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Guitar Summit II showcases masters in ‘Slide, Loop, and Shred’ styles
By Jim Fester
Fort Wayne Reader
When local musician Kevin Hiatt organized the first Guitar Summit in early June at the Cinema Center, the concept was simple. He wanted to create a venue for people to hear virtuosic guitar playing in an informal, concert-like setting rather than a bar or restaurant.
The first show in early June at the Cinema Center got a great response. Apparently, there were plenty of people hungry for the chance to simply sit back and listen to some of the area’s best guitarists do something other than bar tunes and background music.
Like the first event, Guitar Summit II showcases three guitar virtuosos playing in three distinct styles. But while the guitar styles showcased in the first Guitar Summit were very traditional (folk, classical, and jazz), this time around Hiatt thought it would be interesting to mix things up. The only things the three musicians of Guitar Summit II seem to have in common are (a) they’re all amazing at what they do; and (b) they all play guitar. “I wanted to show the wide range of music that’s possible to play on guitar,” Hiatt explains. “At Guitar Summit II, you’re going to hear about 40 or 50 years of American popular music history in one concert.”
The concert kicks off with Gary Martin, a Columbia City resident whose mastery of the pedal steel guitar has earned him spots as a sideman to a wide range of country musicians on stage and in recording sessions. He’ll be backed by a small combo, including Hiatt on six and 12-string guitar. “We’re going to be playing some American and Country swing, old style honky-tonk,” says Hiatt. “This is Country music when it was genuine, real Americana.” Pat Borton on bass and Sherry Marquelle on vocals round out Martin’s group.
From there, the music will take a leap into the 21st century with Michael John Mollo from Cincinnati. A critically acclaimed recording artist, Mollo is like the proverbial one-man band, combining his guitar with loop-based technology and even oral rhythm effects. The result is a fascinating and catchy mish-mass of jazz, “alternative” pop, and flowing “jam-band” music. Hiatt says Mollo is probably one of the leading examples on the kind of music being made today. “You hear a whole ensemble of instruments live. You hear the rhythm and the bass, and he creates percussion with his mouth.” He even uses a Theremin, a sort of synthesizer prototype played by waving your hands near two metal antennas, creating an eerie “whistling” sound (that weird thing you hear closing out the Beach Boys’ “Good Vibrations” is a Theremin). As strange as the instrument may sound, seeing someone who really knows what they’re doing on a Theremin is a treat for the eyes and ears.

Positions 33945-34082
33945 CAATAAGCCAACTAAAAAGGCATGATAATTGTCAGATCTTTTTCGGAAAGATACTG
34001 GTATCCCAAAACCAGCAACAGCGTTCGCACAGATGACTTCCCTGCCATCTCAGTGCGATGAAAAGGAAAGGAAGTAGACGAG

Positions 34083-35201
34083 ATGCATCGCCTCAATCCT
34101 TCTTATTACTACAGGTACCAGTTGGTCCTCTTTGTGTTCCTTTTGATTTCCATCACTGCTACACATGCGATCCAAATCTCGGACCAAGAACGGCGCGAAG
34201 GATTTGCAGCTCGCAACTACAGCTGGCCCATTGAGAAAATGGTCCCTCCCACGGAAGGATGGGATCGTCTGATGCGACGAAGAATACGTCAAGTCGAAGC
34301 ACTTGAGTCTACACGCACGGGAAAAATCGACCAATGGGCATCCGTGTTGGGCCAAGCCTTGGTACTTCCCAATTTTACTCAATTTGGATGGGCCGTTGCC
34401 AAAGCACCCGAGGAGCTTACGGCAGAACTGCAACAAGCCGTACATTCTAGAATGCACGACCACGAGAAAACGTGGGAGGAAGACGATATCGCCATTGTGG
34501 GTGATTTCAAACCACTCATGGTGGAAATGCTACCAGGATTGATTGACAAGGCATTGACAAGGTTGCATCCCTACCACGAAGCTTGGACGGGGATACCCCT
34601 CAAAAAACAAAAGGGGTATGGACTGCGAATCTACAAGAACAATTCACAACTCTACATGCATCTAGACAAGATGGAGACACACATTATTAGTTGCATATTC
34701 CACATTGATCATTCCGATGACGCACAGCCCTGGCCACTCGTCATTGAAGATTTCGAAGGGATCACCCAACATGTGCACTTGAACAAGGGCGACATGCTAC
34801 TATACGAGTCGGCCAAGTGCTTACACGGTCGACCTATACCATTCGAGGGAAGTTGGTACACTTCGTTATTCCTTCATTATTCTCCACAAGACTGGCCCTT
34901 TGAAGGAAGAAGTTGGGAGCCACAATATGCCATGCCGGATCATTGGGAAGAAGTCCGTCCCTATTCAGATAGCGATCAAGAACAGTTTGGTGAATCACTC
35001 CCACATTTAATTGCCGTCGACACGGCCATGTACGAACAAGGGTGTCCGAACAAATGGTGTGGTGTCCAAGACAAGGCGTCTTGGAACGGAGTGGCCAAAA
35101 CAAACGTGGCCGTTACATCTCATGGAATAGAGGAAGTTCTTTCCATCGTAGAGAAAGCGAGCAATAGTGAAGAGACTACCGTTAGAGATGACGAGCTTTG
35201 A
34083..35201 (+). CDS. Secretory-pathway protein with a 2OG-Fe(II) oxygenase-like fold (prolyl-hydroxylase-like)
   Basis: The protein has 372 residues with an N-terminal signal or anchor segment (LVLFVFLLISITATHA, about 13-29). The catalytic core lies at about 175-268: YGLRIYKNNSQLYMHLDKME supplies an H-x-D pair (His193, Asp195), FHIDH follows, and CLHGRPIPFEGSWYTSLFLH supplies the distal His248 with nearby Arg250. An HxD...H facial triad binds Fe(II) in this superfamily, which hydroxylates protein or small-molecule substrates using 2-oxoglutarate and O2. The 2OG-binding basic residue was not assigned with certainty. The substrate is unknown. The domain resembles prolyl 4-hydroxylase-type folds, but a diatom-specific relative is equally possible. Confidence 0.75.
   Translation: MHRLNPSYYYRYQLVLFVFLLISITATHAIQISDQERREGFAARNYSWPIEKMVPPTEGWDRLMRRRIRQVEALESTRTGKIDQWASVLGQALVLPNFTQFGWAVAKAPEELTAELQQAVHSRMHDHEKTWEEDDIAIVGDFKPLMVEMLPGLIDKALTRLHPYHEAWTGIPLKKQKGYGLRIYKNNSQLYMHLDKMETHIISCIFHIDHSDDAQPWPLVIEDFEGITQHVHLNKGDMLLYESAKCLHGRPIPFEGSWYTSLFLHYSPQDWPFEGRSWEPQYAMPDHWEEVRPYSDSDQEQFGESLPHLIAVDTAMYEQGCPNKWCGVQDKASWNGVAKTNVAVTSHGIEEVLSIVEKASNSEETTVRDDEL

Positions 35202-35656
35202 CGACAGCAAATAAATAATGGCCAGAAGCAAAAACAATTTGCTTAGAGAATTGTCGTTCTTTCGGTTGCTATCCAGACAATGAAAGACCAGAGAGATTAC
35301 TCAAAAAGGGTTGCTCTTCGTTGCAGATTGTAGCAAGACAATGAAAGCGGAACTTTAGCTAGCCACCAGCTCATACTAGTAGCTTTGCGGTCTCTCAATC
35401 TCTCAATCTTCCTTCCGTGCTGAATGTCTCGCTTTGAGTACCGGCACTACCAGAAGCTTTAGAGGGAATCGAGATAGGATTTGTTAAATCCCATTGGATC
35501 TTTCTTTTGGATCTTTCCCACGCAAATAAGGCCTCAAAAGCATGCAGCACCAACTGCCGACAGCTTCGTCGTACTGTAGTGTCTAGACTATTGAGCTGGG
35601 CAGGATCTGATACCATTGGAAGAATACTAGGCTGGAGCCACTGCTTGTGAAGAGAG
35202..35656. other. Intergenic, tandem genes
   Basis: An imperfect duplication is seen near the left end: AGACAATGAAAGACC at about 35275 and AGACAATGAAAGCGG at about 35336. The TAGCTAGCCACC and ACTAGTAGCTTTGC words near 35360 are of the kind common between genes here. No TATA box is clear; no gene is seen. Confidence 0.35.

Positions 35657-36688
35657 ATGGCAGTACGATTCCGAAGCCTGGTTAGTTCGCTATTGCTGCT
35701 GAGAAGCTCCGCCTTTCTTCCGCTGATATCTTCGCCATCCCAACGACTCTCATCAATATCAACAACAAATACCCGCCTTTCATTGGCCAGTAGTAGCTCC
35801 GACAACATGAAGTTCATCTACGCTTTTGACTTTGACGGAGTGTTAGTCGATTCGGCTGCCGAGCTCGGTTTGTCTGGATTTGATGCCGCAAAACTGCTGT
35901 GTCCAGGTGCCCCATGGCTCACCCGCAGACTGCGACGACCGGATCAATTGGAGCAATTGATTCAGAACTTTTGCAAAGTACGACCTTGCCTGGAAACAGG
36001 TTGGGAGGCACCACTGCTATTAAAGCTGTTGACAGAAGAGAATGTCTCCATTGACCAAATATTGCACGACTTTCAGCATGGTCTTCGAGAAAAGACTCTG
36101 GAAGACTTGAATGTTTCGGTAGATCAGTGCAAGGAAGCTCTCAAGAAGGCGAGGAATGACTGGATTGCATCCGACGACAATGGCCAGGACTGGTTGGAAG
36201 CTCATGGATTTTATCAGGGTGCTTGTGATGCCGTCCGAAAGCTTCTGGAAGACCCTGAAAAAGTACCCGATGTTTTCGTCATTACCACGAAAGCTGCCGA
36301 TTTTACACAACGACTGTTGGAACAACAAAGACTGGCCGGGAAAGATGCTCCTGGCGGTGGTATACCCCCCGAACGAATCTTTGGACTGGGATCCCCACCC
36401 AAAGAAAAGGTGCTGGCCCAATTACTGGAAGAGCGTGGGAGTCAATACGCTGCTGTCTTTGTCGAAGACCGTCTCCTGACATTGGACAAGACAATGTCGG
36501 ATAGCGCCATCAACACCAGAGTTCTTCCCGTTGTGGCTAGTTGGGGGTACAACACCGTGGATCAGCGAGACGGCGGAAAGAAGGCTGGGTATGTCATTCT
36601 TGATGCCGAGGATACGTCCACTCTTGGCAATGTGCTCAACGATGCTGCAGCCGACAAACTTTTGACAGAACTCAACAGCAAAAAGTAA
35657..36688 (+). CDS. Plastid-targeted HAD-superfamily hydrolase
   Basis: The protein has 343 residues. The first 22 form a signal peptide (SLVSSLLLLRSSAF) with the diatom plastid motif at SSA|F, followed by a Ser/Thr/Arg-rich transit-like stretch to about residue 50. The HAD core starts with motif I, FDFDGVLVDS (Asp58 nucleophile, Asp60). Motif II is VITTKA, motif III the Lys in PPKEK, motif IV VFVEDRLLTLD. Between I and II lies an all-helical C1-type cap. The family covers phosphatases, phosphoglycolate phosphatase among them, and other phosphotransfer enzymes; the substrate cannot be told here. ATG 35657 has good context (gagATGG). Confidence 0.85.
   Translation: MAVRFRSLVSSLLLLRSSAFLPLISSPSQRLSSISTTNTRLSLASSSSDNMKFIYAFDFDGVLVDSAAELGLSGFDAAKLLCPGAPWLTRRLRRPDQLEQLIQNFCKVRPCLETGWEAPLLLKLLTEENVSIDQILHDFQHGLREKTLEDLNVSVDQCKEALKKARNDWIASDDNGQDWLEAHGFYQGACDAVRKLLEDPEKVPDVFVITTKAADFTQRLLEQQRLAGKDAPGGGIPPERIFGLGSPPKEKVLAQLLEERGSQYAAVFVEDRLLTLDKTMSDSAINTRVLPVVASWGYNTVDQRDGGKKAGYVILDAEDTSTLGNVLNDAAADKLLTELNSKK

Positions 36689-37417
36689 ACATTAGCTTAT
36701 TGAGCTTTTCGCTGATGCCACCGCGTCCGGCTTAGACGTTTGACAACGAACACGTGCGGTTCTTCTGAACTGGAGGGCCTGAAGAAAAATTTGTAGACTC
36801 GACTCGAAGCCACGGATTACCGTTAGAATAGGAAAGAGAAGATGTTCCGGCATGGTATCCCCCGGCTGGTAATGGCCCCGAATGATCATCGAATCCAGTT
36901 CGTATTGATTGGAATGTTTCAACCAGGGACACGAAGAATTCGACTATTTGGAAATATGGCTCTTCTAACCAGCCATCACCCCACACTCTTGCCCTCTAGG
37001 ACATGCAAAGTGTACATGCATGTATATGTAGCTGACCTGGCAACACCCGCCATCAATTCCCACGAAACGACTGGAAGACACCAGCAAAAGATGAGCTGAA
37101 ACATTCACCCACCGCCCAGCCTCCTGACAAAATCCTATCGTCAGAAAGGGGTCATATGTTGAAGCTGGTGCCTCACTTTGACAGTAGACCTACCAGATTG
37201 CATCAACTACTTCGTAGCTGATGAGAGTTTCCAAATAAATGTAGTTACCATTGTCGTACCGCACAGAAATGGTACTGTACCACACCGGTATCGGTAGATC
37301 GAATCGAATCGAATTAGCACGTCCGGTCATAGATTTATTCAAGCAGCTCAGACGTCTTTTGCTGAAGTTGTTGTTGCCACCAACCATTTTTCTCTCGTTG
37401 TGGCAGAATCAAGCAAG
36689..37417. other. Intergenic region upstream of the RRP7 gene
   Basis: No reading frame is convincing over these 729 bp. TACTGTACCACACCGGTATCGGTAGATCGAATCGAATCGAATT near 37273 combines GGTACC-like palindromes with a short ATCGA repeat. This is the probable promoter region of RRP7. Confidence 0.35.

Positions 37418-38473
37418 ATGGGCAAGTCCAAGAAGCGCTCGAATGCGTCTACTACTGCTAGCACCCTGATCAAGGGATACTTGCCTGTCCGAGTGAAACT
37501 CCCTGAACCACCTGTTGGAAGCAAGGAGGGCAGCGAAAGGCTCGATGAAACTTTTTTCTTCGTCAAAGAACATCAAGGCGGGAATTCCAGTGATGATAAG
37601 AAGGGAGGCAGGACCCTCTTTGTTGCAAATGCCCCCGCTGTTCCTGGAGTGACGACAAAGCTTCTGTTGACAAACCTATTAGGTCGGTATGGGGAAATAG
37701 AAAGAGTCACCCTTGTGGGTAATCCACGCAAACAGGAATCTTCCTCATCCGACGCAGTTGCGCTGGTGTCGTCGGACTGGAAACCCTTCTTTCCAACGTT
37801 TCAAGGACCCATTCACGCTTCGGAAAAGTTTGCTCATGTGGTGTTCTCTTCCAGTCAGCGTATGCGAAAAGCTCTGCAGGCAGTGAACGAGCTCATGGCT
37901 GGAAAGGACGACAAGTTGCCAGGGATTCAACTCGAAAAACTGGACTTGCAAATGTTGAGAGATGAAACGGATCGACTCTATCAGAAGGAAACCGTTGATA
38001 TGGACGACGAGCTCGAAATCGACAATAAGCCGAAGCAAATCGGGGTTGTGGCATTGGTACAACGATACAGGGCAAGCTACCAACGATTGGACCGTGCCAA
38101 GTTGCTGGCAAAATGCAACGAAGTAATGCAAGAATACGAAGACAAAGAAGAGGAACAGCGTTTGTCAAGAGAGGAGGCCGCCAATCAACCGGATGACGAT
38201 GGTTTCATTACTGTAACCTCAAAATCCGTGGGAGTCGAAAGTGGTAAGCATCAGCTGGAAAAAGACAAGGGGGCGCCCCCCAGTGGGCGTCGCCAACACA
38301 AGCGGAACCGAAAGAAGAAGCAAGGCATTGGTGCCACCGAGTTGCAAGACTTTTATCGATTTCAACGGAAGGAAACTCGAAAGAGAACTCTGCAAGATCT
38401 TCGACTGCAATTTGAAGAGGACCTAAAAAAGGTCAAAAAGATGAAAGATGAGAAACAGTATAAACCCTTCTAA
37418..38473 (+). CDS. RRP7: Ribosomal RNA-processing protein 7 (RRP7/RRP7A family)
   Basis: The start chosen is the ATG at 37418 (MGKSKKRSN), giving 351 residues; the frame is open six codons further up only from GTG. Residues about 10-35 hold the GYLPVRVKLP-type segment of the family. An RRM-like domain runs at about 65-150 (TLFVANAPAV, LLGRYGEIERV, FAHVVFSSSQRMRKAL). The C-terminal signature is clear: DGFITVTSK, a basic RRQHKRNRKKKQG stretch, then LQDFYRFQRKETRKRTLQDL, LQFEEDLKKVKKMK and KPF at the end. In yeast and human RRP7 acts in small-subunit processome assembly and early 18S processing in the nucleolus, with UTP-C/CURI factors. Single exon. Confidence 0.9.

Finally, Fort Wayne’s own John Forbing, a well-known area guitar instructor and musician, will let loose on the electric guitar. “John Forbing is an electric rock virtuoso, like Joe Satriani and Eric Johnson,” says Hiatt. “He’s kind of like our hometown electric guitar jock.” Anyone curious about the range of sounds that can be coaxed out of an electric guitar will really appreciate Forbing’s skills.
Hiatt says that anyone coming to hear one particular style will enjoy what the other two musicians have to offer, and maybe learn something from it, too. “A kid who might come to the show to hear John Forbing shred on electric guitar might learn something just by being exposed to Gary’s traditional approach,” Hiatt says. “The roots of rock n’ roll are based in old country and the blues, and it’s a trend that’s currently being revived, while the loop thing is what’s going on today. You’re going to get a real sense of American pop music history at this show.”
Guitar Summit II
Sunday, September 19
Cinema Center, 437 East Berry
All ages show.
Call (260) 426-3456 for advanced tickets.